In 1767, the British Princess Caroline is betrothed to the mad King Christian VII of Denmark, but her life with the erratic monarch in the oppressive country becomes an isolating misery. However, Christian soon gains a fast companion with the German Dr. Johann Struensee, a quietly idealistic man of the Enlightenment. As the only one who can influence the King, Struensee is able to begin sweeping enlightened reforms of Denmark through Christian even as Caroline falls for the doctor. However, their secret affair proves a tragic mistake that their conservative enemies use to their advantage in a conflict that threatens to claim more than just the lovers as their victims. Written by
Kenneth Chisholm (email@example.com)
The film was made and released about twelve years after its source novel "Prinsesse af blodet" by Bodil Steensen-Leth had been first published in the year 2000. See more »
While all of the characters all speak Danish in the film, the court language in Denmark at the time was actually German. In real life neither Count von Bernstorff nor Johann Struensee spoke any Danish, and it is more than likely that Christian and Caroline also conversed in German rather than the "people's language." See more »
[writing a letter]
I'm trying to remember him. Johann. I have to tell you about him. About us. Why we did the things we did.
My beloved children, you do not know me, but I am your mother. Perhaps you have never forgiven me. Perhaps you hate me. I hope not. I now know that I will never see you again, so I am writing to tell you the truth, before it's too late.
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On the surface, this movie is exactly what the title says, you have an unhappily married queen who has an affair under the king's nose with someone in the King's court. However, the interesting aspect of this story is the context. It is the second half of the 18th century, liberal ideals of people like Rousseau and Voltaire spread across Europe, and threatens to break down the old Feudalistic regime.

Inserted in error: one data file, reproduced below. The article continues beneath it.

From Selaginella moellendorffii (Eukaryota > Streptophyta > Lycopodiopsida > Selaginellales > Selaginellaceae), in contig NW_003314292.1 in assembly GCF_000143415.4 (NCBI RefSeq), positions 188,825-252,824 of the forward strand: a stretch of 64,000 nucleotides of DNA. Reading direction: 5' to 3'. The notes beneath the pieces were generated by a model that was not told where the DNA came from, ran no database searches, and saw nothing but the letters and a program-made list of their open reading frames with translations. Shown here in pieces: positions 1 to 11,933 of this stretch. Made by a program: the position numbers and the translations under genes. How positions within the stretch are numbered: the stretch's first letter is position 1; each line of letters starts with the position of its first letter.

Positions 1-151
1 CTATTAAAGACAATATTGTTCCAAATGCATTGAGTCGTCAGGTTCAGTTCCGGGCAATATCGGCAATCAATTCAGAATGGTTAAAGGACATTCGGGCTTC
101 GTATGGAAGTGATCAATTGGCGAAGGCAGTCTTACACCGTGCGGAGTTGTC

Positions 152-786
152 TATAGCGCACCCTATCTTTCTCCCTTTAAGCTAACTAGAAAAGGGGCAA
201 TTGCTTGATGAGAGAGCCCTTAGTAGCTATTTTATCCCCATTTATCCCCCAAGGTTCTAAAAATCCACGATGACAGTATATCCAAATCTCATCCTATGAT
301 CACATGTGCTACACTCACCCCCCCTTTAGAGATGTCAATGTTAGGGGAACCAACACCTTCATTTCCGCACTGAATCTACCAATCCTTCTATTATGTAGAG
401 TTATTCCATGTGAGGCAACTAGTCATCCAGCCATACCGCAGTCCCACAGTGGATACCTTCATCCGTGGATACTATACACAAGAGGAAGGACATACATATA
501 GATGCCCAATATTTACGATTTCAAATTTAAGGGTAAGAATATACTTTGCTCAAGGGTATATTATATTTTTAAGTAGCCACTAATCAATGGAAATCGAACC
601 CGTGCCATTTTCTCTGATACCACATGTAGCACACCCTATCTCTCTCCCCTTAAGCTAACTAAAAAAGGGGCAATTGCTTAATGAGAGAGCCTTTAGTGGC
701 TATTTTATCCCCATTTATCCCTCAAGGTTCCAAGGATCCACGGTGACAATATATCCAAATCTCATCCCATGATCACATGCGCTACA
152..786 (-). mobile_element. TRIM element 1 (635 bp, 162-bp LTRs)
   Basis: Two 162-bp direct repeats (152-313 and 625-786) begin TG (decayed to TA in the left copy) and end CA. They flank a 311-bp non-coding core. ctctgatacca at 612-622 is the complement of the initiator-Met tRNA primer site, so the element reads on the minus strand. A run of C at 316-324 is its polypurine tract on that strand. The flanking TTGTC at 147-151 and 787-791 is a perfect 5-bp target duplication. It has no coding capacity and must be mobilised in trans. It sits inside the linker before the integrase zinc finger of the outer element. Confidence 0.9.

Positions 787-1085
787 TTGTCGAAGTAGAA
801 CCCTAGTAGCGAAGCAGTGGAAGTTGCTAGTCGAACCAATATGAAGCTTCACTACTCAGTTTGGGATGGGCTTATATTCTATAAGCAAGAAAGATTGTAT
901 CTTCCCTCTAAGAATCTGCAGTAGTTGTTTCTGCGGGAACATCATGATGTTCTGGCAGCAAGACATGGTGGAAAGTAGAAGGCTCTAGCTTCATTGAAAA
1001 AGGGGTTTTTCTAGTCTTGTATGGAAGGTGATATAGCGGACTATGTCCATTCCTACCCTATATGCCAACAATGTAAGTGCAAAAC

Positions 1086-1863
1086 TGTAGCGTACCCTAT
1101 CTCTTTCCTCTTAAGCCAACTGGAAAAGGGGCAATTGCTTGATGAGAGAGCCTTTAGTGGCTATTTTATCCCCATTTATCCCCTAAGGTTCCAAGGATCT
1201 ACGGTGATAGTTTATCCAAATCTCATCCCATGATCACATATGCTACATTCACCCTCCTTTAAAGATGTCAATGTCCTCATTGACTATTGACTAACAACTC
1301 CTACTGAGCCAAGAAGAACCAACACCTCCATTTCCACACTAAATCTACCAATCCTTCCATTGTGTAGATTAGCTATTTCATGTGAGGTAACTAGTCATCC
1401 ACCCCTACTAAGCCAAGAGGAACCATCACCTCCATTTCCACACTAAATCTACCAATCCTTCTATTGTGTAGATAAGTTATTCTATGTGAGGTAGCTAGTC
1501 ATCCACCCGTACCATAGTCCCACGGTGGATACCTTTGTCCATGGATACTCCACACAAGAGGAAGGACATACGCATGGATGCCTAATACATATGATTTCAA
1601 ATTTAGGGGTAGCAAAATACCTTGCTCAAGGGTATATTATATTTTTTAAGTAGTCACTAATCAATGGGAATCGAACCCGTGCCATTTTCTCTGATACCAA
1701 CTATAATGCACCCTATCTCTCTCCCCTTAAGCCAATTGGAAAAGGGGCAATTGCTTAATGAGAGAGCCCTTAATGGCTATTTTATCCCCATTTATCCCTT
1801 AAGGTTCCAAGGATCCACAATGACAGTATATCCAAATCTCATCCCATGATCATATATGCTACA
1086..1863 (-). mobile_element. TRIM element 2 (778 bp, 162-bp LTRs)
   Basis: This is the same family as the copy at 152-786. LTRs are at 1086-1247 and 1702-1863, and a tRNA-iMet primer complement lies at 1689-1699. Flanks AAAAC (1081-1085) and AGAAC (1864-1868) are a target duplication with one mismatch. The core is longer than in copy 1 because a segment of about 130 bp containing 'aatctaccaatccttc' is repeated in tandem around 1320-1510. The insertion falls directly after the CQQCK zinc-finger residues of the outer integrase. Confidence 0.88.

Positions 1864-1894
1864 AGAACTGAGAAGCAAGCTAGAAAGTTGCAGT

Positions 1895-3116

The movie is not a documentary on the ruling of Christian the VII, and should not be regarded as such. After seeing it, I went to read about Christian the VII, and found that many details of the era and his regime were omitted in favor of not making a long tiresome movie. Instead the movie focuses on the relationships between the king, the queen and the physician and to their attempt to change the face of Denmark.
These three characters are played beautifully.
Mikkel Boe Følsgaard as King Christian is just superb and fun to watch, as a mad king he is always there even when not the focus of the camera.
Mads Mikkelsen as the physician acts for the most part as a calm yet stern person, however, when he does display emotions it has greater impact, and in my view portraits inner-struggle more effectively.
Alicia Vikander as the queen plays her two role quite well, whether it is the passion and stress that go with having a secret affair, or the audacity and charm that goes with fulfilling her royal duties.
Finally, in my view, the movie is another bell ring to remind us that even Denmark, 300 years ago was a country consumed by religion and fear, and that there are always those who believe in such a way of life.
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